If you are here in Austin for SXSW you know that this place has just devolved into free cereal, Doritos, and Red Bull on the streets, which are bathed in lasers from the tops of buildings. Plus there are screaming humans of all ages, races, sizes, and creeds on the streets almost 20 hours a day. Where do they all park, and Jesus, when and where do they all sleep?
Of course I wouldn't trade it for anything else in the world right now, and neither would the other Rocks Off staff here these few days. We get to sleep in a clean bed with dry towels nearby if we so wish to clean our bodies.
Last night I ran from a three-hour Bruce Springsteen show over to the Main off Red River to catch Skrillex, which I am not ashamed of in the slightest. That's how SXSW do.
As I said yesterday, sometimes the things you see cannot be tweeted or said out loud. But for us, they must be set free onto the public. No matter how ugly they are. Wink.
"Where do you get wooden eyeglass frames?"
"Next year that there will be no badges or wristbands but only tattooed bar-codes on your palm. I'm cool with that."
"Ill-fitting pink jeans, crocheted man-purse, tightly-faded Hitler Youth haircut, and standing with his ass clenched in a stylish manner. He makes three times a year what you make and no one asks him to ever wear a condom."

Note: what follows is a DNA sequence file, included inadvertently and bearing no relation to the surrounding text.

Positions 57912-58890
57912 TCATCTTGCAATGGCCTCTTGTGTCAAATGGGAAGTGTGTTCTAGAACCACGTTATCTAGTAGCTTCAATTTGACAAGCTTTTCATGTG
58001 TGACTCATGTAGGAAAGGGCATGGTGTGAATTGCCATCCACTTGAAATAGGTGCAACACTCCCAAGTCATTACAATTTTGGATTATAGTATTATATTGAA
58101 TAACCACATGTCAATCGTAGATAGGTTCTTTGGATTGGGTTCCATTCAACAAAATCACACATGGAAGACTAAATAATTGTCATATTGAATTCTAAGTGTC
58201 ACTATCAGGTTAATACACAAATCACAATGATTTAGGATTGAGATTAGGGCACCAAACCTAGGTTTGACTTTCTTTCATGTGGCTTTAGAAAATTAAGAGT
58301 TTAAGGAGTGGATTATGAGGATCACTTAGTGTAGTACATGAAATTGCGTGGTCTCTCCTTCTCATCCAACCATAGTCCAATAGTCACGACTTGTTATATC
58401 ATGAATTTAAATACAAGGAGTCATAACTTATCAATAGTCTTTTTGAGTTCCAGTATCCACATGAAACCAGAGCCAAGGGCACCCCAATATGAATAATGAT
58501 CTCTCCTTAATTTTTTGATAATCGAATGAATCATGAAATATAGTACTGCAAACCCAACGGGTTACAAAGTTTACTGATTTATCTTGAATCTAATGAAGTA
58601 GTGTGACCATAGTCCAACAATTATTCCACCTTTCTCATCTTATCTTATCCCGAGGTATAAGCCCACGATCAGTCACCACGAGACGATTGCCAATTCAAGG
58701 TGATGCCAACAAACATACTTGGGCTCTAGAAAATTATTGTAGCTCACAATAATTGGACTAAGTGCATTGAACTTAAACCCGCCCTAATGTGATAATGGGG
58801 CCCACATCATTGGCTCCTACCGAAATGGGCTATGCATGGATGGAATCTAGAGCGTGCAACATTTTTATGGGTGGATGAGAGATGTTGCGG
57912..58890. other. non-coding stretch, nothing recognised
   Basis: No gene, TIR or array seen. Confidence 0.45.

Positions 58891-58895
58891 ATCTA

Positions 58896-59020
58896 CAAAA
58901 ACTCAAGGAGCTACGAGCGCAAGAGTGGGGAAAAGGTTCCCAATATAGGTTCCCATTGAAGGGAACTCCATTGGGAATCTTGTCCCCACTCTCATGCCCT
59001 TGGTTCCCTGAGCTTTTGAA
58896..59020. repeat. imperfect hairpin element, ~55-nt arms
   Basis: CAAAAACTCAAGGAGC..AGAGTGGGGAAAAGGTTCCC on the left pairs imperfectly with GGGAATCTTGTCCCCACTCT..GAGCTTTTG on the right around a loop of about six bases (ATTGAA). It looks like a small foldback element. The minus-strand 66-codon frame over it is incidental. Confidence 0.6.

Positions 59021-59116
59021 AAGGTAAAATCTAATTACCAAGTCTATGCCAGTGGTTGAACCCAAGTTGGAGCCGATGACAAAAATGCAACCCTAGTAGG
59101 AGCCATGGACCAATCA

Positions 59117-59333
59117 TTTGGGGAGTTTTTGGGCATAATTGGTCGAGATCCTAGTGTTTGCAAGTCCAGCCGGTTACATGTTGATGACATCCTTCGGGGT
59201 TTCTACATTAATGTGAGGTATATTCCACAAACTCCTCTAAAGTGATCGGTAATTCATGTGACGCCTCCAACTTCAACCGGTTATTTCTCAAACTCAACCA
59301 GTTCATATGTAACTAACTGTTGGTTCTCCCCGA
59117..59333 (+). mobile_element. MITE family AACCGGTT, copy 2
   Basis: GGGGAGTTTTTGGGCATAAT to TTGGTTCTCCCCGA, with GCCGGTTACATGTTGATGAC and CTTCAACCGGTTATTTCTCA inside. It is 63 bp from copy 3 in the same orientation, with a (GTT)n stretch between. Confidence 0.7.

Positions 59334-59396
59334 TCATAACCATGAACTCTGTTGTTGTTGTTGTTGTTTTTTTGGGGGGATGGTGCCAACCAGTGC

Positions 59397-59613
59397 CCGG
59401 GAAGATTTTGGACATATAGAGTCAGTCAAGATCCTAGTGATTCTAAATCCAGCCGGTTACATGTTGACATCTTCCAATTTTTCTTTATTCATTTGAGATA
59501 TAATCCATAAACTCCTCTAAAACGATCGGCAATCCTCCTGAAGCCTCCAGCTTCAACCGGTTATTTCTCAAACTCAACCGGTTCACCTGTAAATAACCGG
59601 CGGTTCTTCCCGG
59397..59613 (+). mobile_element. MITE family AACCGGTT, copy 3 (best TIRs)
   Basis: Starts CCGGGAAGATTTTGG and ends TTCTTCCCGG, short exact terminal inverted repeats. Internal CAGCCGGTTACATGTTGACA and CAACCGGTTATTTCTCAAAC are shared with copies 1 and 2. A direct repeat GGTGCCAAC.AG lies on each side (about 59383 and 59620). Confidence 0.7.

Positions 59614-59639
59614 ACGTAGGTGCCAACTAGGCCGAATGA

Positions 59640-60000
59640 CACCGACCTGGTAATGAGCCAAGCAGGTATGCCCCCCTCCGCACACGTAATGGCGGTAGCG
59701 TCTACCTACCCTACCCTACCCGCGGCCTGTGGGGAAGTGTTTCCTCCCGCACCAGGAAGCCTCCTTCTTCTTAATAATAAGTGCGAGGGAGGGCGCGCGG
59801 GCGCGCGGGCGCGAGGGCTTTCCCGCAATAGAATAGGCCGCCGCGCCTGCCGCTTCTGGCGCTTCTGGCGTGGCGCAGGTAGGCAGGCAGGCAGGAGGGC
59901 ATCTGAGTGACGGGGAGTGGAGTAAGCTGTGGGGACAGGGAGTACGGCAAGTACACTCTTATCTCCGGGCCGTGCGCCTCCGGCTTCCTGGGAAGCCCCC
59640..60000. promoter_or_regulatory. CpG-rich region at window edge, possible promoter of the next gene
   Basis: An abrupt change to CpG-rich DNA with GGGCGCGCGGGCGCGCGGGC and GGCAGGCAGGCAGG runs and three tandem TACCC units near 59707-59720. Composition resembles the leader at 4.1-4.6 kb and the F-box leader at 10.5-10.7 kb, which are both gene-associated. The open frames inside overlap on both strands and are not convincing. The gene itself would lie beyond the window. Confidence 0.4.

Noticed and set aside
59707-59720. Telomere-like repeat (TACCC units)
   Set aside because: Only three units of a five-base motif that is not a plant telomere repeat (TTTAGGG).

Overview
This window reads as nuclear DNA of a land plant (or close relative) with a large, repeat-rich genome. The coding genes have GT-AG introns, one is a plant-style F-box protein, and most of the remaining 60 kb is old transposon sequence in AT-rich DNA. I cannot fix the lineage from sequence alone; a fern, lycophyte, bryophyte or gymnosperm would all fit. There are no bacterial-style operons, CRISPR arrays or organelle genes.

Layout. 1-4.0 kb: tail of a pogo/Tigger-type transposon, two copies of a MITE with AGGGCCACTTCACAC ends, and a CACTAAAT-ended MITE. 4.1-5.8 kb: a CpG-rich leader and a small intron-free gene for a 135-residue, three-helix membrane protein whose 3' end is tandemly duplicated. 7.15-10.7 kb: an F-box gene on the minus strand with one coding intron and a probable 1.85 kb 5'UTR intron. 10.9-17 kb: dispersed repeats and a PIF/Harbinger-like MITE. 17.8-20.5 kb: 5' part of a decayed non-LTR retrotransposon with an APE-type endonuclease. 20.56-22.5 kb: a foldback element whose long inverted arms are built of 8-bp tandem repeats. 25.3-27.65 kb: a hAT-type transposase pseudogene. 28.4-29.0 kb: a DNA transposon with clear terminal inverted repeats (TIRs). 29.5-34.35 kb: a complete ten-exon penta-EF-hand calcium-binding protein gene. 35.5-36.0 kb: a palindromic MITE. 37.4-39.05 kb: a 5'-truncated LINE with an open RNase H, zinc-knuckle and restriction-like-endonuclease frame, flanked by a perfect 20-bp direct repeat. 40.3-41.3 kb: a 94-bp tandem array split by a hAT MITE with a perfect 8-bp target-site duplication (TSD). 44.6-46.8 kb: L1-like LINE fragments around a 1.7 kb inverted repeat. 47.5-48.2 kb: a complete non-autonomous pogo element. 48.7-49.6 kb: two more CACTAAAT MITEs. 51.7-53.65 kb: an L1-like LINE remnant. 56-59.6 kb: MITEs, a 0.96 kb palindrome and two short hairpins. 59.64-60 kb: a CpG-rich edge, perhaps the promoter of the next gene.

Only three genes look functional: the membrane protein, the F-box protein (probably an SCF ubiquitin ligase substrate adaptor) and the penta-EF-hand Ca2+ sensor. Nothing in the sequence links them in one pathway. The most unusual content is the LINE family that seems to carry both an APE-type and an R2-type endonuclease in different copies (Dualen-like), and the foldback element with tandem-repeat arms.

"Boob Sweat: It's not just for ladies anymore."
"Is Skrillex the new Jack White, or is Jack White the proto-Skrillex? I taste metal in my saliva..."
"Andrew WK is the Danzig of partying. He loves partying as much as Danzig loves evil, death, and French onion soup."
"If you wanted to hear Bruce do "Born In The U.S.A." so bad live fuck you buy a time machine I hate you so much."
"Yeah seriously these lasers have to stop. I feel like I am covering a music festival in Tron or some shit."
And here is a young band literally pulling their trailer, since they couldn't drive their van directly up to the venue. And people say the kids don't care about anything but Nintendo and jerking off.
Keep the Houston Press Free... Since we started the Houston Press, it has been defined as the free, independent voice of Houston, and we would like to keep it that way. Offering our readers free access to incisive coverage of local news, food and culture. Producing stories on everything from political scandals to the hottest new bands, with gutsy reporting, stylish writing, and staffers who've won everything from the Society of Professional Journalists' Sigma Delta Chi feature-writing award to the Casey Medal for Meritorious Journalism. But with local journalism's existence under siege and advertising revenue setbacks having a larger impact, it is important now more than ever for us to rally support behind funding our local journalism. You can help by participating in our "I Support" membership program, allowing us to keep covering Houston with no paywalls.